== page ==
On Earth, hair has become little more than a tool of identity, and many people around the world have taken to dying their hair various colors to go with their style.

Let's say I have a species of angels (the feasibility of which existing is not in this questions' scope), would they be able to dye their feathers different colors?

To follow up on this question, would they still be able to fly? How much would their flight be hindered? If they could not, how close can they get?

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    $\begingroup$ By angels, I take it you mean flying humans with wings? Because if you're talking about angels as understood by major monotheist religions today, they are pure spirits and their wings are just metaphorical... so they can't die their wings, nor their hair. $\endgroup$ Commented Jul 4, 2017 at 18:41
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    $\begingroup$ @PedroGabriel Angels did appear to have a physical body in several biblical passages. Abraham fed them in Gen 18:8, Jacob wrestled with an angel Gen 32:22-32, etc. the question not answered in the Bible is whether these manifestations are actual physical beings, and simply a physical manifestation of of a pure spiritual being $\endgroup$ Commented Jul 4, 2017 at 18:51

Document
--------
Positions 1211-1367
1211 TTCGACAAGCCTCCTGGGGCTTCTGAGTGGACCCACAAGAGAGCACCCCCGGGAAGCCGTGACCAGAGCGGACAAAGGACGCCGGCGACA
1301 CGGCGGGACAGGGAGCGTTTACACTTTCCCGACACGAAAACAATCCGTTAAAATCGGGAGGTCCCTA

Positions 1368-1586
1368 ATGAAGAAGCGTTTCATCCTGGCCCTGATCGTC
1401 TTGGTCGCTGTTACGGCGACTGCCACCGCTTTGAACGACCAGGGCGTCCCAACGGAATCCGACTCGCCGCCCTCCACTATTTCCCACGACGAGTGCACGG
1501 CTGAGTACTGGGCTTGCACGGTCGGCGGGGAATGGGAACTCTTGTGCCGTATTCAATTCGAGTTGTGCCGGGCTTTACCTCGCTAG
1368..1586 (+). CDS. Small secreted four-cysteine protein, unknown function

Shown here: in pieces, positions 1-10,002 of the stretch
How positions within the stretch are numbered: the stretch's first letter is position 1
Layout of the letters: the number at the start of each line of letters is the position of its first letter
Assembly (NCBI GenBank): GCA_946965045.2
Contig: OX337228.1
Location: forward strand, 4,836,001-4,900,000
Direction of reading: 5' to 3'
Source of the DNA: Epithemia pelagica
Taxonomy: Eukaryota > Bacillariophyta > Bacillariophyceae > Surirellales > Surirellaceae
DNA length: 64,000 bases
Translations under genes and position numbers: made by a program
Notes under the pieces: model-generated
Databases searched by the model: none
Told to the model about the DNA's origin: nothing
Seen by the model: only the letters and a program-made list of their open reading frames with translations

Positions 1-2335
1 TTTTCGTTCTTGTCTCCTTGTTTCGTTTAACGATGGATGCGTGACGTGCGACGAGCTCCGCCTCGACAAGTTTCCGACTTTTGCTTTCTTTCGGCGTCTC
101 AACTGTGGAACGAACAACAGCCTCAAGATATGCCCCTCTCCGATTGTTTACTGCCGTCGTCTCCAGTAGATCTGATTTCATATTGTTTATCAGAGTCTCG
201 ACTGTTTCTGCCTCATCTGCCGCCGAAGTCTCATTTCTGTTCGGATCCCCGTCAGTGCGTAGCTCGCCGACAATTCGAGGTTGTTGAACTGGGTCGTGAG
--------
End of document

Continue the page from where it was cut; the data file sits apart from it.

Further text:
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    $\begingroup$ Given that humans with wings cannot fly using known physics, you're into magic. So they can do whatever you want. $\endgroup$
    – Schwern
    Commented Jul 4, 2017 at 20:44
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    $\begingroup$ @TrEs-2b You can have flying humanoid angels, that's fine, but we don't know how they fly. If we don't know how they fly, we don't know how dieing their feathers would affect their flight. Either it's magic flight and you can do what you like, or you have to explain how they fly. It doesn't have to be known physics, but there has to be a reality to check. $\endgroup$
    – Schwern
    Commented Jul 4, 2017 at 23:58
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    $\begingroup$ You can dye feathers on live birds. Lord Berners used to dye his pigeons. $\endgroup$
    – user207421
    Commented Jul 5, 2017 at 0:38